Give thanks to the church who taught them how to pose and how to pray
Give thanks to the schools who taught them well what they are fighting for
Blessings from the Chaplain of the War.

I know it will be hard, your finger on the trigger might refrain
But someone's dealt the cards and the Bible says you're clearly not to blame
Just think about the past, all the Christian guns who've carried on before
with the Blessings of the Chaplain of the War.

The enemy is godless, the holy way is one they never knew
Forgive them as you kill them, believe me, they know not what they do
And the prisoners you take, you can try to lead them to the Christian shore
now Blessings from the Chaplain of the War.

Now you may find it strange that a man of peace is asking you to fight
But the church is known to change, embracing half the wrongs it hopes to right
I can't describe the times, I've wrestled with my conscience to the core
now Blessings from the Chaplain of the War.

If the worst comes to be and you crumble in the misty cloud of pain
I'll fall down to my knees and beg for every mercy on your name
And your soul will be safe for heaven knows the burdens that you bore
with the Blessings from the Chaplain of the War.

When you go for broke and the taking of a life may leave you lost
Rising from the smoke is the all-inspiring vision of the cross
Sending you the strength to show you that you can struggle more
with the blessings from the Chaplain of the War.

The commandments are torn we'll teach them when the victory fire glows
Now my collar is worn just above my military clothes
The religion of the flag, the servant of the savior and the sword
Now Blessings from the Chaplain of the War.

1966
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Re: Mrs Owen ---- by Greg

Postby imaginary friend » Tue May 12, 2009 7:03 am

Greg,

The explanation you gave re. your poem (espec. the 'cleaner bed'/body bag clarification) brought to mind the words of a chaplain in Jeanette Winterson's novel 'The Passion': The words occured within a segment of the book set during the Napoleonic Wars, and were spoken by a down-to-earth chaplain/priest, who, when asked why he had chosen to become a priest, remarked: 'If one has to work under someone, then an absentee boss is best.'

I apologize if I misunderstood and thought that Jack's 'cleaner bed' vs 'clean her bed' was humour.
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Re: Mrs Owen ---- by Greg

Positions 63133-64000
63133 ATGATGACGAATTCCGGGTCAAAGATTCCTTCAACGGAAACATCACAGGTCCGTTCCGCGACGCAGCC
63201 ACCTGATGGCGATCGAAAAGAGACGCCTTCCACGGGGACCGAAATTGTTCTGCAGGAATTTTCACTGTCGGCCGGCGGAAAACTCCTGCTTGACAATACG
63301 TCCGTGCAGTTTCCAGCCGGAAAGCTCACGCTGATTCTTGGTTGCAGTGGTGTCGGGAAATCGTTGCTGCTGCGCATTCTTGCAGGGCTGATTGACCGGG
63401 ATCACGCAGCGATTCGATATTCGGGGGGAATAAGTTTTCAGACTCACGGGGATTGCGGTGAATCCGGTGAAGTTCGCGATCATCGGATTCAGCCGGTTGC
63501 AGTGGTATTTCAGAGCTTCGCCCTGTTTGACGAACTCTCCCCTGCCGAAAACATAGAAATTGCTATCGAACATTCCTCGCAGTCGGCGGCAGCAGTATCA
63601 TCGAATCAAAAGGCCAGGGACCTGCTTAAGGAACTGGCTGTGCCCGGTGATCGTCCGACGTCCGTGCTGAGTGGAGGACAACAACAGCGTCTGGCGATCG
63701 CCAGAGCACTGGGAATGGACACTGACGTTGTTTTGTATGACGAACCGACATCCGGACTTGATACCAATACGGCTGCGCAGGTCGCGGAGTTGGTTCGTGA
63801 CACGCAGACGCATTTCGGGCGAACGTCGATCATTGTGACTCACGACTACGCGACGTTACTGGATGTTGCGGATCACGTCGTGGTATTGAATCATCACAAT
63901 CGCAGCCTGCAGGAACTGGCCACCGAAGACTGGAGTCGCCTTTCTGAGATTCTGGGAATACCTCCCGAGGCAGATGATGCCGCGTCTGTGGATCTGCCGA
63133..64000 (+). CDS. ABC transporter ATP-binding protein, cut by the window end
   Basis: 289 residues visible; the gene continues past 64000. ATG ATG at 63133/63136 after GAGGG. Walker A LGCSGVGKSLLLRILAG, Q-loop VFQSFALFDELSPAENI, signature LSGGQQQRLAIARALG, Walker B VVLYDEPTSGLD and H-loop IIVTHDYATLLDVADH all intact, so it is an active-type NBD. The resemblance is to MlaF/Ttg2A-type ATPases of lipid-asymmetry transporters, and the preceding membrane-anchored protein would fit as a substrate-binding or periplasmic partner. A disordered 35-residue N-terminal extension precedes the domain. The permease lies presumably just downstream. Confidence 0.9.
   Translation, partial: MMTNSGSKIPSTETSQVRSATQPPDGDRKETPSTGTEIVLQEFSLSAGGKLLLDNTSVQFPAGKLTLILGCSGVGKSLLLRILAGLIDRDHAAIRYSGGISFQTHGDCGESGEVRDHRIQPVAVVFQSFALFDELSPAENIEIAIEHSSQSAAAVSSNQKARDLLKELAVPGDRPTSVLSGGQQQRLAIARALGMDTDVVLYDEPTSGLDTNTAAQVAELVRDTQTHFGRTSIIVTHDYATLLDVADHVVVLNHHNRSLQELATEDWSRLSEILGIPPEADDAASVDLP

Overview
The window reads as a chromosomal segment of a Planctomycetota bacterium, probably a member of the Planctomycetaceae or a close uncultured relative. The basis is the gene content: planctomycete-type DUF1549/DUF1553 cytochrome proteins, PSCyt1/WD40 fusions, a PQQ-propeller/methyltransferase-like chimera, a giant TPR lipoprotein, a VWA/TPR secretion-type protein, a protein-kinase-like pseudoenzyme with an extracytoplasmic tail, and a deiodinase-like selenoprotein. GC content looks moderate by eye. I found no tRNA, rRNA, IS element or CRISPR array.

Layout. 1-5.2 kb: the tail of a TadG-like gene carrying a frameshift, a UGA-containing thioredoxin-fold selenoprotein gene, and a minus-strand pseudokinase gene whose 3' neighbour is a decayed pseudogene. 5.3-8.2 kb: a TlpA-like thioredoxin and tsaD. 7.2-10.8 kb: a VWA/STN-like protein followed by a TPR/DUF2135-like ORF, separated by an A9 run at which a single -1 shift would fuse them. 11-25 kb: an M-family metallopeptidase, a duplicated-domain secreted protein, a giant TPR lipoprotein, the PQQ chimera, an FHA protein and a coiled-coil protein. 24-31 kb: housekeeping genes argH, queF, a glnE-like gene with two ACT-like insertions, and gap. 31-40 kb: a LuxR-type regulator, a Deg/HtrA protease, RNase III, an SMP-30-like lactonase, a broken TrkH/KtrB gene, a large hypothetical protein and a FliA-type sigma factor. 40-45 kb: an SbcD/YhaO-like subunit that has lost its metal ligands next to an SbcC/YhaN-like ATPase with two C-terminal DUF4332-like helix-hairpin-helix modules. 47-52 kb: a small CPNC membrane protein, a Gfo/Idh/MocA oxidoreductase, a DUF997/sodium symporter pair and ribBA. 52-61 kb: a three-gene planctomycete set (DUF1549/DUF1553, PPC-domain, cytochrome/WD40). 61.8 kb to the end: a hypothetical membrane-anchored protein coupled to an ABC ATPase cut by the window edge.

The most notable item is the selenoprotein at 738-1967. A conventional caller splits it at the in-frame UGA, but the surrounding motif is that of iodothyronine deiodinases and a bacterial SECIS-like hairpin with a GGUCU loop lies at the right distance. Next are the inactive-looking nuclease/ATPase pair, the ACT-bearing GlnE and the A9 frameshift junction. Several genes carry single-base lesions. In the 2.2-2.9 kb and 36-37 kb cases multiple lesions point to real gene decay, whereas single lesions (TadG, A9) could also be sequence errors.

Postby ~greg » Tue May 12, 2009 12:40 pm

i.f wrote:I apologize if I misunderstood and thought that Jack's 'cleaner bed' vs 'clean her bed' was humour.
No. no. It really was funny. :)
And the joke really is on me!

And I really do have to apologize to Jack for so quickly
assuming he was being sarcastic.


I didn't realize this until just now
- but yes: I meant to write "I'm just going to a cleaner bed"
- and not" "I'm just going to cleaner bed".

Obviously!
~~

I read Jack's whole post. I didn't skim it.
But apparently I didn't see it very clearly either.

I didn't realize he was simply pointing out a mistake.
I just assumed he was being creative with it, as he had been with "desination ... etc".

This poem - I hadn't thought about it for decades.
So when I recalled it off the top of my head
I just assumed that I wrote it all down correctly.
I didn't notice the mistakes I was making in writting it down.

The joke is on me. I pulled an Anunitu!

So maybe Anunitu just honestly didn't see the mistake he made.
(Maybe.)

~~

I didn't present or expect this poem to be thought of as "Poetry and Music by the Forum members"
It's not that I mind it being here, but if I had wanted to present it this way
I would certainly have tidied it up. And maybe added the rest of it.
(There was more to it. But I don't know if I can, or want to recall it.)
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Re: Mrs Owen ---- by Greg

Postby lazariuk » Tue May 12, 2009 6:57 pm

~greg wrote:Jack

I am sorry about the loss of your friend.
Thanks for saying that Greg and it also showed me that I allowed for a misunderstanding. My friend died many many years ago and it is not dealing with grief that I am concerned about.

jack
Everything being said to you is true; Imagine of what it is true.
lazariuk
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Re: Mrs Owen ---- by Greg

Postby lazariuk » Tue May 12, 2009 7:06 pm

~greg wrote:
i.f wrote:I apologize if I misunderstood and thought that Jack's 'cleaner bed' vs 'clean her bed' was humour.
No. no. It really was funny. :)
And the joke really is on me!

And I really do have to apologize to Jack for so quickly
assuming he was being sarcastic.
Oh I think the joke is on me. I really did let my confusion stay so long instead of just asking you if that was what you had intended to write. I assumed you had copy and pasted it and that it had already passed the check for possible mistakes.

Jack
Everything being said to you is true; Imagine of what it is true.
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Re: Mrs Owen ---- by Greg